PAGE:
Monday 15 May 2023

Then I play'd upon the Harpsichord: Ensemble Hesperi's engaging look at the musical life of Queen Charlotte

Then I play'd upon the Harpsichord

The musical life of King George III and Queen Charlotte does not seem promising for an evening's entertainment at first, but the two were highly cultured with music playing a big role in their private and public lives. Ensemble Hesperi's 2022 project, Then I play'd upon the Harpsichord interwove music of the period with diary entries from the period. At a performance at Six Fitzroy Square, Ensemble Hesperi, Mary-Jannet Leith (recorders), Magdalena Loth-Hill (Baroque violin), Miriam Kazcor (Baroque flute), Florence Petit (Baroque cello), Elias Sibley (theorbo/guitar) and Thomas Allery (harpsichord), were joined by Rowan Pierce (soprano), Nathaniel Mander (fortepiano) and actor Miranda Keeling, when the evening was filmed, and the resulting film is available from Ensemble Hesperi's website.

Miranda Keeling reads extracts from Queen Charlotte's own diary as well as from the fascinating memoirs of her lady-in-waiting, Charlotte Papendiek. Charlotte Papendiek's father came to Britain with Princess Charlotte as page, barber and hairdresser and his daughter, Charlotte married Christopher Papendiek, a violinist, flautist and court musician to King George III. In 1833 she wrote extensive memoirs of her time in the Queen's service; they are unfinished and were not published until 1887.

Charlotte Papendiek with her eldest son Frederick – a drawing by Thomas Lawrence, 1789,
Charlotte Papendiek with her eldest son Frederick
a drawing by Thomas Lawrence, 1789,
Queen Charlotte was highly musical; the title of the evening Then I play'd upon the Harpsichord comes from a phrase that crops up a lot in her diaries and indeed, on the nine-day channel crossing when she came over to marry King George III, she would play on the harpsichord in her cabin, with the door open, to keep up people's spirits.

The programme is based on research by recorder player Mary-Jannet Leith, so we hear music that the Queen loved, that she and the King heard, including works performed on a visit by the eight-year-old Mozart, who dedicated a sonata to the Queen. Her music master was JC Bach, and he led her own group of chamber musicians, the Queen's Band. Concerts and musical evenings were regularly organised, and from the diary entries it is clear that besides these more formal events, music simply threaded its way through their lives.

The musical side to things is full of delightful variety, and it is not just the well-known, we hear a violin sonata by Jane Mary Guest, piano teacher to Princess Amelia. The music features works loved by the Queen, including pieces by JS Bach and Graun from her beautifully bound collection. During King George's illness, it was to the music of Handel he turned and one of the pieces we hear is the German aria by Handel, Meine Seele hört im Sehen.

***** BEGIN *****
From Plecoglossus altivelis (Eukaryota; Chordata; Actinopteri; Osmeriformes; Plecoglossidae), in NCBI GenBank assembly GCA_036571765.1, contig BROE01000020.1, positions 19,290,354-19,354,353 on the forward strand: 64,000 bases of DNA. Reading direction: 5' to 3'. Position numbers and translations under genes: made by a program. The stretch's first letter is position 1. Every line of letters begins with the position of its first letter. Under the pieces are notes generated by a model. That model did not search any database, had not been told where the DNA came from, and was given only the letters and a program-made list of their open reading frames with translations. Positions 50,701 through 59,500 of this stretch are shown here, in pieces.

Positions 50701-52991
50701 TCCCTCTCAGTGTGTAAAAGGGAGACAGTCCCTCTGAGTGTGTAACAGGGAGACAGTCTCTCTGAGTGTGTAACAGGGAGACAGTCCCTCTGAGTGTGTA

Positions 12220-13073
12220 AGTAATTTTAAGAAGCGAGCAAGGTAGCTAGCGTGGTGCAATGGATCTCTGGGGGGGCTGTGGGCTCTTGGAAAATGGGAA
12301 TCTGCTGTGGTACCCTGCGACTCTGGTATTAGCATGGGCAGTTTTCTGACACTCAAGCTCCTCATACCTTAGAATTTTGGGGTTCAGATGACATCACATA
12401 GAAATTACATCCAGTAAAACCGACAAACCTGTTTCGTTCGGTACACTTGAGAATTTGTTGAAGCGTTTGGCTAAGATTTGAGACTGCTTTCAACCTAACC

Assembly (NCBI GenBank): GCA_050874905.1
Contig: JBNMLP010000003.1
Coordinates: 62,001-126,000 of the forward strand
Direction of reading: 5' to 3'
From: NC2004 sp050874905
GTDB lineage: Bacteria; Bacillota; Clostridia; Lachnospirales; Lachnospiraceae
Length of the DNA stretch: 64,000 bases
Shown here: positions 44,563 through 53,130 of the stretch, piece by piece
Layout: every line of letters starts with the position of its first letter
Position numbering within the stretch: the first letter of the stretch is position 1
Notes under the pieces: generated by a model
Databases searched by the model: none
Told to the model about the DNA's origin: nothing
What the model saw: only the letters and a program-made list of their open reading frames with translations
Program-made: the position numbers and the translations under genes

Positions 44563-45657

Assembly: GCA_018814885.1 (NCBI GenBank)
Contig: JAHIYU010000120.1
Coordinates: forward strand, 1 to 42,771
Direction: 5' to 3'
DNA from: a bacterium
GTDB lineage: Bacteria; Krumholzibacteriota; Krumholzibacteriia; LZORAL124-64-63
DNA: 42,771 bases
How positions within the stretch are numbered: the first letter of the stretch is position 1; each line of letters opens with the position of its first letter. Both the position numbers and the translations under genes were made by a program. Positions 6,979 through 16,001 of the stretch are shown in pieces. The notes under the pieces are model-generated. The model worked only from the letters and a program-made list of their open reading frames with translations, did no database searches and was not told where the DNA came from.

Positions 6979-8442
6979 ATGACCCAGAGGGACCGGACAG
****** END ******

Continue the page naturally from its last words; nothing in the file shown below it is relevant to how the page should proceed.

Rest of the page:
There are songs by Linley and Arne, Scots songs that Queen Charlotte used to sing, and music by KF Abel who was amongst the Queen's musicians and who played the viola da gamba, referred to by the Queen as 'that detestable instrument'. There is plenty of musical and tonal variety, whilst Thomas Allery plays the harpsichord Nathanel Mander plays the fortepiano, and we have both Mary-Jannet Leith's recorders and Miriam Kazcor's Baroque flute, alongside Magdalena Loth-Hill's Baroque violin, Florence Petit's Baroque cello and Elias Sibley on theorbo and guitar, plus soprano Rowan Pierce. The results are imaginative and engaging, stylishly performed and, perhaps most importantly, everyone seems to be enjoying themselves.

There is no attempt at Georgian re-creation, beyond performing the programme in a fine Georgian townhouse, instead, we simply enjoy some superbly stylish historically informed music making. The narrative sections are imaginatively put together, taking on a journey through the King and Queen's lives, beautifully and naturally read by Miranda Keeling, who has a way of bringing the voices of Queen Charlotte and Charlotte Papendiek to life. Papendiek, writing we presume for her children and grand-children rather than for publication, could be quite sharp at times and her observations make a delightful complement to the music.

The project was not only supported by the Continuo Foundation but Mary-Jannet Leith was awarded the British Society for Eighteenth-Century Studies Georgian Papers Programme Fellowship for 2021, where the full project was called "Then I play'd upon the Harpsichord": The Role of Music in the Georgian Royal Household. 

Full details of the video from Ensemble Hesperi's website, and there are plans to tour the programme later this year, so watch this space.

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